~I suspect the organization spends a lot of money to keep this hoax up. In fact, I don’t suspect they spend the money; I’m convinced that they do. The stories all sound so familiar and the press release that WSWA sends out almost within minutes of an event seems all too coincidental to this justified cynic.
~The latest WSWA charade came a few weeks ago when a newspaper in Iowa reported its sting operation to get out-of-state retailers to ship wine to a college-age person. The story didn’t seem to mention how many retailers had been stung, but it did talk about the one that got bitten bad and managed to ship wine into the always liberal-minded state of Iowa, where it is a felony to ship wine into the state, but take a glance at Iowa’s gun laws—the disgusting stupidity of the situation makes me want to throw up.
~In any event, Iowa’s alcohol distribution network must be strong to get a newspaper to provide a sting operation for them. The newspaper publisher should be ashamed of him or herself. Here’s why.
~Whether the newspaper was duped into performing the sting or whether it really believes in the alcohol distributor’s hype, the fact is that the only time we ever see a story in newspapers about online sales of alcohol across state lines to college-age students or minors it turns out to be a sting. Why is that?
The first answer to the question is easy to explain: the event doesn’t much happen unless it is provoked. You have to wonder how many college students are willing to order wine or beer online and wait a week or so for the shipment, especially when the party is that night—which leads to the second answer to the “why a sting” question.
Most college-age or underage kids get their illicit alcohol from what is commonly known as a bricks and mortar retail outlet: a store. The store is of course within the state in which the sale takes place, and that would include Iowa (unless the state has made it legal to buy from a store all the guns you want, but not all the wine you’d like to own).
The WSWA doesn’t much care to send out press releases about store sales to college-age or minor kids for a simple reason: the out-of-state retailer did not buy the alcohol from them, so that shop could go to hell in their view; the bricks and mortar store, however, is the local WSWA member’s customer; why would they want to out it in a press release about illegal alcohol sales?~I do get weary of this situation. But I also know that if the WSWA is allowed to fund politicians, newspapers, and maybe even law enforcement, which in the Northeast displays a true jones for doing sting operations, the public will continue to get the press release version of the story, which brings up another issue.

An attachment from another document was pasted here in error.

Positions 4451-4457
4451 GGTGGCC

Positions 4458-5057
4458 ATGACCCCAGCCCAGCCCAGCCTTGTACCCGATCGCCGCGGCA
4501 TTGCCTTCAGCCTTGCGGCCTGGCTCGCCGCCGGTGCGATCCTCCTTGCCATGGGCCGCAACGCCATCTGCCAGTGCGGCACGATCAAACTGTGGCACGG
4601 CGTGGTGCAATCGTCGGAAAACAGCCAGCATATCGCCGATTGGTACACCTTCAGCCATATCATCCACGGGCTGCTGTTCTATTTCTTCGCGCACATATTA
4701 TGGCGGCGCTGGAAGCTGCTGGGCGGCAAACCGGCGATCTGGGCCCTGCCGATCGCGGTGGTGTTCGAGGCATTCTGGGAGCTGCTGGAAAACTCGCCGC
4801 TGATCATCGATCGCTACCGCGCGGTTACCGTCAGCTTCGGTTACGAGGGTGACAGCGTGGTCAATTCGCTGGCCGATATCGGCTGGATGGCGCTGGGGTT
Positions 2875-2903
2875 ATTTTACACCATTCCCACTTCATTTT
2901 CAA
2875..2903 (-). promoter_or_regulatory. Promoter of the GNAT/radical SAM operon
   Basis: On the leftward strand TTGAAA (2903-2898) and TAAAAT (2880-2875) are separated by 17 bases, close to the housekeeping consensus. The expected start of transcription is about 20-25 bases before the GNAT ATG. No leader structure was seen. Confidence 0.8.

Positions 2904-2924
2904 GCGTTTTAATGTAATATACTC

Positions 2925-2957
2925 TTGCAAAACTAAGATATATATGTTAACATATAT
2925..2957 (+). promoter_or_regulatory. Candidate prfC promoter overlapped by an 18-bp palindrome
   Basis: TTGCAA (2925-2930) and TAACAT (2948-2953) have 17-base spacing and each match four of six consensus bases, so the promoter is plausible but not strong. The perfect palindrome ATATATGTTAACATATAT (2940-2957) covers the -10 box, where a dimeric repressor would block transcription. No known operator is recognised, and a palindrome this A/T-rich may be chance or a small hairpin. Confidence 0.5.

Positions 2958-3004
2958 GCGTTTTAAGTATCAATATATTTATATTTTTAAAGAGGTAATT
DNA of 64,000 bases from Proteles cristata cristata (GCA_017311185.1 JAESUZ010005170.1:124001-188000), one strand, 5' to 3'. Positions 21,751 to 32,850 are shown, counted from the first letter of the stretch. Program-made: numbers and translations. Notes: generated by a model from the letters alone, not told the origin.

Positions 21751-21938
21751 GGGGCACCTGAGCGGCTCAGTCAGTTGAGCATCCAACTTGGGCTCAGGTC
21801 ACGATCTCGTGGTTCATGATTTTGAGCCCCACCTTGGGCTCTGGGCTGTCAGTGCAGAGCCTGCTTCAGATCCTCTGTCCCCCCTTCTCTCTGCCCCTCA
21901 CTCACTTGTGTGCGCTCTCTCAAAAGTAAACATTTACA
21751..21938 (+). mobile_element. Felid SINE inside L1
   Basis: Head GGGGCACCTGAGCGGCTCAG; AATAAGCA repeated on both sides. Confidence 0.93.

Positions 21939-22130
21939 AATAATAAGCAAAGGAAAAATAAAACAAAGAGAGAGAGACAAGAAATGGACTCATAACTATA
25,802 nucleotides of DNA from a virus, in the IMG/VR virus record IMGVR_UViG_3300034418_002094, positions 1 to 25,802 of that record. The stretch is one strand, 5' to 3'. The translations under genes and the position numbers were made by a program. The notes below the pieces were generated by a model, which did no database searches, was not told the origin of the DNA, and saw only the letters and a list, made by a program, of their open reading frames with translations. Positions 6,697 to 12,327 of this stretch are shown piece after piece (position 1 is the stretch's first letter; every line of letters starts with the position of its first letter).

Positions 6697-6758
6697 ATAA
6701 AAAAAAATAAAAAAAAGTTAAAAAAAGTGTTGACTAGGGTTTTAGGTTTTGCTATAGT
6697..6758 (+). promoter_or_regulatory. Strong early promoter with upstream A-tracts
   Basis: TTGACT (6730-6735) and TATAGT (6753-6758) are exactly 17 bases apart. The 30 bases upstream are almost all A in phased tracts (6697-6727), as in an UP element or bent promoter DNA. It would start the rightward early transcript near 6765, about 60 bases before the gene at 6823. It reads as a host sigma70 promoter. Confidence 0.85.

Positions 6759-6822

~You know that old saw about believing only what you see? I can’t think of a better motto for living in today’s so-called information age. We have online journalists who don't know how to check a fact or that they are supposed to check facts before telling a story, we have mainstream media outlets trying to compete with online bloviators and so they rely on press releases and don’t much check their facts either, and we have ideological self-interest groups acting as newscasters.
~Hell, under such circumstances as we have today, we shouldn’t believe in what we see, we should poke what we see to make sure it isn’t a mirage, like a WSWA press release, which isn’t so much a mirage as it is a pack of lies.
If you are wondering how this ridiculous situation came about, look again into the 21st Amendment to the Constitution, Section 2, which blatantly and in violation of a constitutional issue of commerce, gives the states the right to block traffic of alcohol across their borders; look also to the Supreme Court’s recent decision about shipping wine across state lines.
In the supposedly democratic United States of America alcohol is the only commercial product that is not allowed free commercial traffic across state lines—not unless someone pays the piper for the privilege, and the piper is a member either of the WSWA or (pick a political office).
WSWA, Notice how the WSWA explodes the issue into a national tragedy.
Copyright, Thomas Pellechia
April, 2007. All Rights Reserved.
April, 2007. All Rights Reserved.